Sit inside and you’ll instantly appreciate the top-notch Audi quality interior that so many manufacturers have desperately tried to replicate. It’s by far the nicest and most expensive-feeling interior of a car in its class. The audio system and the centre console are angled towards the driver, which makes life easier on the go.

The flat-bottom steering wheel and sporty dials are a class act and the brown seats and upholstery really add that final touch to set this apart. If you want a car to impress your friends, this will exceed your expectations.

Although you may think a fabric roof is a disadvantage in a convertible, it couldn’t be further from the truth. First of all, once it’s tucked away it makes no difference to the look and Audi has done a fantastic job in sealing the cabin tight, so cabin noise is a non-issue.

Furthermore, it weighs less, which is good on all accounts and the TT’s standard electrohydraulic roof system closes and opens the top in just 12 seconds and can operate at speeds of up to 50k/h.

Comparing this with the SLK and Z4, both are not only slower but in the SLK’s case, you need to be standing perfectly still to operate the roof while the Z4’s works only up to 7km/h. That’s a big deal because in the TT you can operate the roof while at a traffic light and continue to do so as you get going. In the other two you may end up in a sticky situation as you’re forced to start driving half way through the job and come out looking a little awkward.

Despite being the entry model to the range, the Audi TT 1.8 TFSI is anything but mediocre. The 1.8-litre turbo produces 118kW of power (4500-6200rpm) with 250Nm of torque (1500-4500rpm). Given it weighs around 1250kg, the power to weight ratio and the rev range in which its might is delivered, results in a very reasonable 0-100km/h time of 7.2 seconds. Meanwhile fuel economy is rated at just 6.4L/100km (we were averaging around 7.5L/100km under heavy testing).

Given its small size and good power delivery, the TT is perfect for a spirited drive through mountainous roads. It has a fairly firm ride that makes it an enjoyable driver’s car but can become a problem if you frequent poor-quality roads.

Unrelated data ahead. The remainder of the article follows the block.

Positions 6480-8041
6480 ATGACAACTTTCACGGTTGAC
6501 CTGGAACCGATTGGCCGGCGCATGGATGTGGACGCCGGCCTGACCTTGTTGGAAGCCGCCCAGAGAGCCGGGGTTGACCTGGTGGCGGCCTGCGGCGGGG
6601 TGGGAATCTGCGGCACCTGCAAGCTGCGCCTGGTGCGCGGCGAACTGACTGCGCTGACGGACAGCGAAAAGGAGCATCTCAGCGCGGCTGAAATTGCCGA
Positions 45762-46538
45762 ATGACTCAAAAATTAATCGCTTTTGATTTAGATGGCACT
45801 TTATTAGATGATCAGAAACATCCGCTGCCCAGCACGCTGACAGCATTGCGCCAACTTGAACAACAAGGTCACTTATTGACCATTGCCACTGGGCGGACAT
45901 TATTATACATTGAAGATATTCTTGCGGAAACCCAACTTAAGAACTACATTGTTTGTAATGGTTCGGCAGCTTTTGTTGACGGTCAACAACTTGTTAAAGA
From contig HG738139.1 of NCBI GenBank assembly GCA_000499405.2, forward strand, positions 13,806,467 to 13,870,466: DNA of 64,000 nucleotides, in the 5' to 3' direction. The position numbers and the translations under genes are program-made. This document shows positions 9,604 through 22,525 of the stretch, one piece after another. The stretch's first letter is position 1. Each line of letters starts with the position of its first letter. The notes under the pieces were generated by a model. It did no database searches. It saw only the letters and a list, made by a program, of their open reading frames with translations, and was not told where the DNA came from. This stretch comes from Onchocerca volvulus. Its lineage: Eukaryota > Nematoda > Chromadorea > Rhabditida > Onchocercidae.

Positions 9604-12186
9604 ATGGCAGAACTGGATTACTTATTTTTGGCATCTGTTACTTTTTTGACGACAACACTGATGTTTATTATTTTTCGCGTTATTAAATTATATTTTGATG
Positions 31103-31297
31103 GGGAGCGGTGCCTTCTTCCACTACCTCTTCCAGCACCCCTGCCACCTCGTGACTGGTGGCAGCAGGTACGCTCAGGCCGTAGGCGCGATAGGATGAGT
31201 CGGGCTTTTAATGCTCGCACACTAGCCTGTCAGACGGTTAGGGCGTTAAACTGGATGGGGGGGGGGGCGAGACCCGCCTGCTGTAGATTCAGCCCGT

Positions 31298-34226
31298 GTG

Despite its front-wheel-drive nature, the short wheelbase allows the physics to work so you get plenty of grip from the Toyo Proxes tyres and not much grief from the car’s electronic nanny controls when pushed hard into a bend. The steering is direct and precise but not a match for the Z4.

We found the S-tronic dual-clutch gearbox could hesitate at times if left it in ‘drive’ (a problem more evident on the diesel TT variant we drove briefly as well) but in ‘sport’ mode or using the steering-wheel mounted paddle shifters, it’s ultra quick and fun to use.

The one aspect of the car thayt frustrated us the most, was the relatively pricey satellite navigation system. At a cost of $4600, you’d expect a system to be more intuitive to use. It’s a little clumsy and slow to navigate and the map display and screen pixel resolution can certainly be improved.

We also couldn’t get Bluetooth music audio streaming to work, although telephone connectivity was simple to set up with excellent clarity (with the roof up).

Overall, the Audi TT 1.8 TFSI is an excellent choice if you’re after a luxury German roadster. It also happens to be the most affordable way into the class. Without any options, the $72,400 retail price is still generously equipped with highlights including 17-inch alloy wheels, Bluetooth interface, cruise control, front sports seats upholstered in Valetta leather and multifunction sports steering wheel with gearshift paddles.